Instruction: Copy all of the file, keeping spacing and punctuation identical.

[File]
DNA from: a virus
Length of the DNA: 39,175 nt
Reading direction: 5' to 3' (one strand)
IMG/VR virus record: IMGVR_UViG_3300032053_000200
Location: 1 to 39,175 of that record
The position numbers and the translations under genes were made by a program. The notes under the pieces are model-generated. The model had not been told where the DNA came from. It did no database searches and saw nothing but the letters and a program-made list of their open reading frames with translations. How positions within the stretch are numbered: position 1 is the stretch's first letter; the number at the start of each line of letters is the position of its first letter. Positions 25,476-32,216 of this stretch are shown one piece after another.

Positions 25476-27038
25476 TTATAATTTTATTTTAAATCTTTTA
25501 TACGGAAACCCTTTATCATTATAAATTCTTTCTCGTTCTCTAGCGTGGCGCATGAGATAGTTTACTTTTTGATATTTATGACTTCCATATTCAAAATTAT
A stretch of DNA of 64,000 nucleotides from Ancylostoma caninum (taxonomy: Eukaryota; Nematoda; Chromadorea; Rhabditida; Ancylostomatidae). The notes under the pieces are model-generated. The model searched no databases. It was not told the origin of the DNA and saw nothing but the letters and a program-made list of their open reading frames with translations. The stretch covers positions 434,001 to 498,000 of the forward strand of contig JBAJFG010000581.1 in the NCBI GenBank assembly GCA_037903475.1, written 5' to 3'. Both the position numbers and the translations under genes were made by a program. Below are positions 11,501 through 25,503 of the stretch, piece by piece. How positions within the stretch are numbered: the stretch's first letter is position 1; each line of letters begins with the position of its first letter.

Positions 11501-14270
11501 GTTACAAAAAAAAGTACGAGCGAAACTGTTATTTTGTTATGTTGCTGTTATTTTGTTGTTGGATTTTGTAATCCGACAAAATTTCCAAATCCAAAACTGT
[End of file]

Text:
DNA from: a virus
Length of the DNA: 39,175 nt
Reading direction: 5' to 3' (one strand)
IMG/VR virus record: IMGVR_UViG_3300032053_000200
Location: 1 to 39,175 of that record
The position numbers and the translations under genes were made by a program. The notes under the pieces are model-generated. The model had not been told where the DNA came from. It did no database searches and saw nothing but the letters and a program-made list of their open reading frames with translations. How positions within the stretch are numbered: position 1 is the stretch's first letter; the number at the start of each line of letters is the position of its first letter. Positions 25,476-32,216 of this stretch are shown one piece after another.

Positions 25476-27038
25476 TTATAATTTTATTTTAAATCTTTTA
25501 TACGGAAACCCTTTATCATTATAAATTCTTTCTCGTTCTCTAGCGTGGCGCATGAGATAGTTTACTTTTTGATATTTATGACTTCCATATTCAAAATTAT
A stretch of DNA of 64,000 nucleotides from Ancylostoma caninum (taxonomy: Eukaryota; Nematoda; Chromadorea; Rhabditida; Ancylostomatidae). The notes under the pieces are model-generated. The model searched no databases. It was not told the origin of the DNA and saw nothing but the letters and a program-made list of their open reading frames with translations. The stretch covers positions 434,001 to 498,000 of the forward strand of contig JBAJFG010000581.1 in the NCBI GenBank assembly GCA_037903475.1, written 5' to 3'. Both the position numbers and the translations under genes were made by a program. Below are positions 11,501 through 25,503 of the stretch, piece by piece. How positions within the stretch are numbered: the stretch's first letter is position 1; each line of letters begins with the position of its first letter.

Positions 11501-14270
11501 GTTACAAAAAAAAGTACGAGCGAAACTGTTATTTTGTTATGTTGCTGTTATTTTGTTGTTGGATTTTGTAATCCGACAAAATTTCCAAATCCAAAACTGT